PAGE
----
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Posted 28 Jun 2018


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Anagrams - Fun with Words: Part 2

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28 Jun 2018CPOL7 min read
Anagram Generator

Image 1


In my previous article, Fun With Words Part 1, I showed you an algorithm for generating palindromes, phrases that spell the same thing forward and backward. I attempted to develop an algorithm to generate anagrams, a word or phrase formed by rearranging the letters of another, for example, "Old West Action" is an anagram of "Clint Eastwood". However, my attempt resulted in a slow program that did not create all possible anagrams for a given input. Therefore, I found a very interesting algorithm by Parth Parekh, and in this Part 2, I converted Parth's Java code to C#. I will explain Parth's excellent algorithm and point out some of the differences between Java and C#.

Using the Code

Download and extract the project, and open AnagramGenerator.sln with Visual Studio. It consists of three projects:

  1. AnagramGenerator - the main program, a Console project for generating anagrams via the command line
  2. AnagramUnitTestProject - a Unit Test Project
  3. WebServiceLib - a Web Service Library to call an online grammar checker API to check the validity of a phrase or sentence

Build the solution by pressing F6.

Data Structures

The first data structure I want to discuss is the HashSet<String>. The HashSet is a collection that contains no duplicate elements, and whose elements are in no particular order. In this example, the set contains only strings. What then, would a HashSet<HashSet<String>> be? It is a collection that contains collections - that contain strings. The Java equivalent is also called a HashSet, which has a method to combine two collections called addAll() that .NET lacks. The second data structure is a .NET class called SortedDictionary which is a collection of key/value pairs that are sorted by key. I use this in the code where Parth uses the Java TreeMap.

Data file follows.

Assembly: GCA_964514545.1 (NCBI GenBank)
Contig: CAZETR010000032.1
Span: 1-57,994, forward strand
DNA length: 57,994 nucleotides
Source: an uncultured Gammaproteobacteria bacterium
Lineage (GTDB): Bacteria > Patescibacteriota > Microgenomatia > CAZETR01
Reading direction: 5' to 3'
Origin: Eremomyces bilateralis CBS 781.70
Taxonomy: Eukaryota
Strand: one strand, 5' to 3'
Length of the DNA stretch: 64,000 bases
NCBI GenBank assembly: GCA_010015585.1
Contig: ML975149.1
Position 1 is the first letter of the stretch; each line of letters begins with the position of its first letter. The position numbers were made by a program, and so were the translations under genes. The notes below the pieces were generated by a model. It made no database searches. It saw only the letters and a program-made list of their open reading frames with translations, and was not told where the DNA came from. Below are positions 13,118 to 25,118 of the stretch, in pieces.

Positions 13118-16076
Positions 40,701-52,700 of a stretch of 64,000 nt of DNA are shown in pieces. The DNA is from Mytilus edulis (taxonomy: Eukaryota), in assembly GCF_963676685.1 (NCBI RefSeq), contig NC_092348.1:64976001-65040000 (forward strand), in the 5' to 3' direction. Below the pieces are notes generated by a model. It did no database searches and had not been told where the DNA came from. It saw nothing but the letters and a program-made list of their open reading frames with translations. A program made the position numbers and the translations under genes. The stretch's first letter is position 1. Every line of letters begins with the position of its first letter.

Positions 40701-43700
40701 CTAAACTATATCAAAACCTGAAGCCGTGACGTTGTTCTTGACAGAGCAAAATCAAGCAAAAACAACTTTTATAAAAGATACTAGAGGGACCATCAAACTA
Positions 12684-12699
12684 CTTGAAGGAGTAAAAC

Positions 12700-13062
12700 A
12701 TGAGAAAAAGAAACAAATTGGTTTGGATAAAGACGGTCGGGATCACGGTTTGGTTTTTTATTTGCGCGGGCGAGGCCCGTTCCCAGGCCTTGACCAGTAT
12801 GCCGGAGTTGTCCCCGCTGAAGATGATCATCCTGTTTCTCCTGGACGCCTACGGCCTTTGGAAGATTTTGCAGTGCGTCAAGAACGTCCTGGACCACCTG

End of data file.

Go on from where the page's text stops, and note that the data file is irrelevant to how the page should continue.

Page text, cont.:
Word List Files

In his gitub project, Parth supplies a file called wordlist.txt that contains over 100,000 words. This results, in my humble opinion, of far too many anagrams for a given word, so I have supplied a file called 3000CommonWords.txt with 3000 common English words that results in fewer anagrams, but ones that are more readable. I have also supplied a file called testingWords.txt for testing.

An enhancement I've added is the ability to use an online grammar checker to ascertain the grammatical correctness of the generated anagram. The code for this capability is in a library called WebServiceLib, described below.

Command Line Arguments

Three command line arguments are provided to the program:

  1. The name of the word list file, a text file with one word per line
  2. The minimum word length of words to use from the word list file
  3. The word or phrase to generate anagrams for. Parth's code appends arguments 3 and greater to create this phrase; for simplicity, this version just assumes the third argument is in quotes as shown in the example in the image above.

Code Detail

The class SortedWordDictionary contains a method called loadDictionaryWithSubsets(). It reads a word list file and build a data structure called SortedDictionary<String, HashSet<String>>sortedStringMap. As mentioned previously, in the Java code, a TreeMap is used instead of the .NET SortedDictionary. First, let's look at the test file testingWords.txt. It contains the words old, west, action, stew, meat, team, mate, cation, wets. (A cation, in case you were wondering, is a positively charged ion.) Using the words "Clint Eastwood" as the phrase we want to generate anagrams for, blanks and punctuation are removed using a method called Canonical(), and stored as an array of characters called charInventory. loadDictionaryWithSubsets first ignores any word that is not a subset (as determined by the isSubset() method). Thus, meat, team, mate are ignored as they are not subsets of our charInventory. For the remaining words, the key in sortedStringMap is the word sorted alphabetically by the sortWord() method. The value is a HashMap that contains all the anagrams of the word, so after processing the file, the sortedStringMap looks like this:

Key Value
acinot action, cation
dlo old
estw west, stew, wets